Filipinos love entertainment; noted in the world for singing and joking even when faced with adversaries. As the country fulfills its commitment to the World Trade Organization (WTO), Philippine Rice Research Institute stirred awareness on Rice Tariffication Law (RA 11203) through theater play. In an attempt to create conversation with farmers during its recent Lakbay Palay, it stimulated not only the emotions but also the natural curiosity of a typical Filipino farmer.
Through a dialogue between two characters, the ten-minute informance presented the timeline of Philippine’s agreement with the WTO starting 1995 to present. The characters also emphasized solutions offered by the law under the tariffication regime.
Ang unang kwento.
Unang kwento ng pag-ibig at pangako.
Kwento ng pagmamahal at pangako
Mga magulang na mahal ang anak,
gumagawa ng pangako sa sarili
Upang sila sa tunay na hamon ng buhay ay maigayak
In 1995, Philippines joined General Agreement of Tariffs and Trade (GATT), which opened WTO member countries’ market to foreign goods by lifting quantitative restrictions (QR) and levying tariff or tax instead. In response, Agricultural Tariffication Act of 1996 (RA 8178) was ratified to impose tariff on all imported agricultural products except rice.
Philippines asked and was granted a ten-year exemption to rice tariffs due to the commodity’s economic importance. Such exemption was expected to protect the local rice economy and prepare the farmers (link website article) PhilRice readies for rice tariff act) to be more competitive by the time QR would have been lifted. Two more extensions were given until the country reached an ultimatum June 30 last year. Today, the Philippines has to set tariff or tax in lieu of QR.
Imported rice permeation is anticipated to drop the market prices of milled rice because top rice exporters can offer lower prices owing to low production cost. However, this could possibly leave the rice farmers on the uncertain side of the spectrum.
Ito ay kwento ng magulang.
Nanay o tatay na gustong masiguro ang kinabukasan ng kanyang anak.
Gaya ng lahat ng magulang, gusto masiguro na hindi mahihirapan ang anak.
Gaya ng ibang mga magulang, sinisiguro na matutulungan ang anak.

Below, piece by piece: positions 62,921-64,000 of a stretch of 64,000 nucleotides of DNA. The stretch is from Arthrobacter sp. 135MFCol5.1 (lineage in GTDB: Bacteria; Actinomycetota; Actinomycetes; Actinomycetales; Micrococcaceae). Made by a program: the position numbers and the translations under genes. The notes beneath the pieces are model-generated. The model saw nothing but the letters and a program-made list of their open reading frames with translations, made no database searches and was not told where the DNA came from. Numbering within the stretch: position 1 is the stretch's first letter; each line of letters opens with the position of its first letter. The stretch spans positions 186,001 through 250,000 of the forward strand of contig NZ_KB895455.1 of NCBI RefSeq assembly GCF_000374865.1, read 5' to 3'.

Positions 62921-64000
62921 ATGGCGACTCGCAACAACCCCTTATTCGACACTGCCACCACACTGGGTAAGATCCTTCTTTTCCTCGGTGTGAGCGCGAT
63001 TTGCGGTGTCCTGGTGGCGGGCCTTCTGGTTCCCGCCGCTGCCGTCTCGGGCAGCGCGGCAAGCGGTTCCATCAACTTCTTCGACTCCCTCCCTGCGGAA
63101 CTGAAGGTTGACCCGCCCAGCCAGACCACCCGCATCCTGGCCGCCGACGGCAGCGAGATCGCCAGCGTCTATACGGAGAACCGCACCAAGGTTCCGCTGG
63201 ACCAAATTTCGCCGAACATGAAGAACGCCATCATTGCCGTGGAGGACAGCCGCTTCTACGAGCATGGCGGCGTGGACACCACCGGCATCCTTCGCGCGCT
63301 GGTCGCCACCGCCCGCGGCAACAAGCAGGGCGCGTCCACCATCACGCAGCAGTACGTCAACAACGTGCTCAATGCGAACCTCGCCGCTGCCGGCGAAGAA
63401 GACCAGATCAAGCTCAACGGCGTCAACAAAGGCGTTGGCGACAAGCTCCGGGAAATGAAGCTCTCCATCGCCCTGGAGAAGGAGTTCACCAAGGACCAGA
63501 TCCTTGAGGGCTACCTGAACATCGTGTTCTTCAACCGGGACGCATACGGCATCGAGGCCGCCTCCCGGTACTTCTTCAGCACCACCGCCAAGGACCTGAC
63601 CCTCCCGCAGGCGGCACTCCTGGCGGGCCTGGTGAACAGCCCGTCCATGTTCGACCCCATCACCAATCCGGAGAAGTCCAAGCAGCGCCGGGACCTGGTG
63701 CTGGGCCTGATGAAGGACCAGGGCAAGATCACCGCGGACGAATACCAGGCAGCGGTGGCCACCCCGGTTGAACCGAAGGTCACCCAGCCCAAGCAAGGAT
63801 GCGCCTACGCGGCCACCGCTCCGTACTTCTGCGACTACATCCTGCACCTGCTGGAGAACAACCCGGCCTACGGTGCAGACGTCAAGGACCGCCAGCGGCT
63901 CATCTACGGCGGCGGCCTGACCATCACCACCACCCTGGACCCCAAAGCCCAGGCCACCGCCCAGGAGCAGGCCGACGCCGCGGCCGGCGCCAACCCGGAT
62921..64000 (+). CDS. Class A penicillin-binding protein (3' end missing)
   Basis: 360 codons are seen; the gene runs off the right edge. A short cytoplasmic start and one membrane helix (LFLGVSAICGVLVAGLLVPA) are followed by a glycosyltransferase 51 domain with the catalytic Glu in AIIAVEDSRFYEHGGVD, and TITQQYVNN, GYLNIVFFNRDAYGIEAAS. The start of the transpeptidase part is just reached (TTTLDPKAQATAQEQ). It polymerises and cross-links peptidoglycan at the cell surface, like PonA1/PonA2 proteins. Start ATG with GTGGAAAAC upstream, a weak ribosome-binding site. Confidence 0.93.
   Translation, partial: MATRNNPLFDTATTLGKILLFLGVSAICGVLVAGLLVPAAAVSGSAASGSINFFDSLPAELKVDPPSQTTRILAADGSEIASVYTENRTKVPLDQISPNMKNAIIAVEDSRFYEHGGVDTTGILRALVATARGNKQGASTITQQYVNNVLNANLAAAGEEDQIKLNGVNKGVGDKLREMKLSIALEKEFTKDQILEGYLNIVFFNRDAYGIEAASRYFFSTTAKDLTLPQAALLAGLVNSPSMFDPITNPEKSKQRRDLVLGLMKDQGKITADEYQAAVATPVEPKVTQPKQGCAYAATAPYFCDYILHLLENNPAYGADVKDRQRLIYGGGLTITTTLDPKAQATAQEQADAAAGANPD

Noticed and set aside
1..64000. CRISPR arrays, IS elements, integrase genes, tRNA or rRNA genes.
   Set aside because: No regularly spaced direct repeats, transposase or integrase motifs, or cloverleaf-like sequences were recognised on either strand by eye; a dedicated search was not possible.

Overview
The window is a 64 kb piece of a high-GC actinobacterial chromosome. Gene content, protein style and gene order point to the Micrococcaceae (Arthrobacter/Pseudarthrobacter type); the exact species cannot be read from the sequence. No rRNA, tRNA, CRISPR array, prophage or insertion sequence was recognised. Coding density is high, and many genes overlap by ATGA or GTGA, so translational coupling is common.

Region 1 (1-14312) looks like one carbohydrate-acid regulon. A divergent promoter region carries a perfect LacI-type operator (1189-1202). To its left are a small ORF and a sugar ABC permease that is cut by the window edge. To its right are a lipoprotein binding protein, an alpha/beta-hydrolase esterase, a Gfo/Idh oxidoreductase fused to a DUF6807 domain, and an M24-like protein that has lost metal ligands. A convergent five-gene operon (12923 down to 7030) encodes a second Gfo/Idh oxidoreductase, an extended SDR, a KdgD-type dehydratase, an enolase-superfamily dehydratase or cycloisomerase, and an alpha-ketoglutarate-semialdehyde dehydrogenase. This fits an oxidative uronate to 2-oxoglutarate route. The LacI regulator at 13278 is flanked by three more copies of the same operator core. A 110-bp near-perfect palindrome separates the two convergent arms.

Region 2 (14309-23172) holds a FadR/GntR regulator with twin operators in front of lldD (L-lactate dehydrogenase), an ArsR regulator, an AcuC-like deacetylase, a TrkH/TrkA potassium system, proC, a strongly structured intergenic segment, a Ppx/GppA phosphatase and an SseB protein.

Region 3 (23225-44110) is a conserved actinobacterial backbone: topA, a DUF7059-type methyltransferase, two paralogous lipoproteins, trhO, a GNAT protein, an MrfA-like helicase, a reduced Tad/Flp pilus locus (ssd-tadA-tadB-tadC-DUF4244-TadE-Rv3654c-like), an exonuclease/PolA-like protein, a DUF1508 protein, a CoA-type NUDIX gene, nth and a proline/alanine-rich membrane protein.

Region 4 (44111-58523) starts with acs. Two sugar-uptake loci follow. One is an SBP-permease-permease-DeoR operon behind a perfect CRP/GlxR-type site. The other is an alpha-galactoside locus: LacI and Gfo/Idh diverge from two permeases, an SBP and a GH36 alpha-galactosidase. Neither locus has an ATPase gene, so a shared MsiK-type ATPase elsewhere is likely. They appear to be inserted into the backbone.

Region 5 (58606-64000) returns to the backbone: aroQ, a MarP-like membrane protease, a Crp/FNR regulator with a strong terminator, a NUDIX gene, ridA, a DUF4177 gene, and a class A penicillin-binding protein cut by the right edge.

Ang batas na ito ay isang magulang.
Ang magsasaka ang kanyang anak.
Minimithi na mapataas pa rin ang ani
Sinisiguro na walang lugi
To cushion the foreseen effects of this change on farmers, RA 11203 included the Rice Competitiveness Enhancement Fund to support rice seed research, machines subsidy, as well as capacity enhancement programs and improved credit access for farmers.
Help for farmers
Ang taripa ang poprotekta sa mga magsasaka.
Taripa na kinolekta sa kung sino man ang mag-aangkat ng bigas
Mula sa ibang bansa
Taripa na sisigurong hindi pa rin talo ang presyo ng palay
Na tanim ng magsasaka
Taripa na gagamitin para mas makatulong
Mapaganda ang kita ng magsasaka
10 billion. 10 billion kada taon.
10 billion ang pamamahalaan para sa mga magsasaka.
Key agencies including the DA Regional Field Office 3, Agricultural Training Institute, Department of Finance, Bureau of Plant Industry-National Seed Quality Control Services, Regional Crop Protection Center, Philippine Center for Postharvest Development and Mechanization, Landbank of the Philippines, Philippine Crop Insurance Corporation, and National Food Authority explained their role as stipulated in the law.
Limang bilyon para sa makinarya.
Tatlong bilyon para sa mataas na kalidad ng binhi.
Isang bilyon para sa pagpapautang.
Isang bilyon para sa pagsasanay at paghahasa ng magsasaka.
The audience were also encouraged to support the farmers.
Ang mahalaga. Sa imported, huwag magpabahala.
Bumili ng lokal na bigas upang matulungan lokal na magsasaka.
Dr. Diadem Gonzales-Esmero, PhilRice Community Relation Office head, led the production. The team comprised Lynette Grace Bibal (director), Floper Gershwin Manuel (scriptwriter), Perry Irish Duran (narrator/musical score), Crisaldo Maniquis (young farmer), and Lea Abaoag (old farmer).